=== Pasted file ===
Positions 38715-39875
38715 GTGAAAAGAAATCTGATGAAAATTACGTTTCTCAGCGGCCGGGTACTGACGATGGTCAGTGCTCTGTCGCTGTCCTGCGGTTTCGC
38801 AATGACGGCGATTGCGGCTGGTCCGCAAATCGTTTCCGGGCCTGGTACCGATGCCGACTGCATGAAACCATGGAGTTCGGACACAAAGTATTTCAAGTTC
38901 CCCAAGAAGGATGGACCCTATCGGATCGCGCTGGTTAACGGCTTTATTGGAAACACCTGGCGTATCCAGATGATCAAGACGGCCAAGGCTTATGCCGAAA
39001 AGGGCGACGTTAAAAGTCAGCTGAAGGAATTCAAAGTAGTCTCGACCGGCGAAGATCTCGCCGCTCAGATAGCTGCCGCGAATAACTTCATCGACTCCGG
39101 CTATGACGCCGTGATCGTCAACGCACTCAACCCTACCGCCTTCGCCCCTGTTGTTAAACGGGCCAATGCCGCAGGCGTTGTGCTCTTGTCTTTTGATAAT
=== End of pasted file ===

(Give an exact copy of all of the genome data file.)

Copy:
Positions 38715-39875
38715 GTGAAAAGAAATCTGATGAAAATTACGTTTCTCAGCGGCCGGGTACTGACGATGGTCAGTGCTCTGTCGCTGTCCTGCGGTTTCGC
38801 AATGACGGCGATTGCGGCTGGTCCGCAAATCGTTTCCGGGCCTGGTACCGATGCCGACTGCATGAAACCATGGAGTTCGGACACAAAGTATTTCAAGTTC
38901 CCCAAGAAGGATGGACCCTATCGGATCGCGCTGGTTAACGGCTTTATTGGAAACACCTGGCGTATCCAGATGATCAAGACGGCCAAGGCTTATGCCGAAA
39001 AGGGCGACGTTAAAAGTCAGCTGAAGGAATTCAAAGTAGTCTCGACCGGCGAAGATCTCGCCGCTCAGATAGCTGCCGCGAATAACTTCATCGACTCCGG
39101 CTATGACGCCGTGATCGTCAACGCACTCAACCCTACCGCCTTCGCCCCTGTTGTTAAACGGGCCAATGCCGCAGGCGTTGTGCTCTTGTCTTTTGATAAT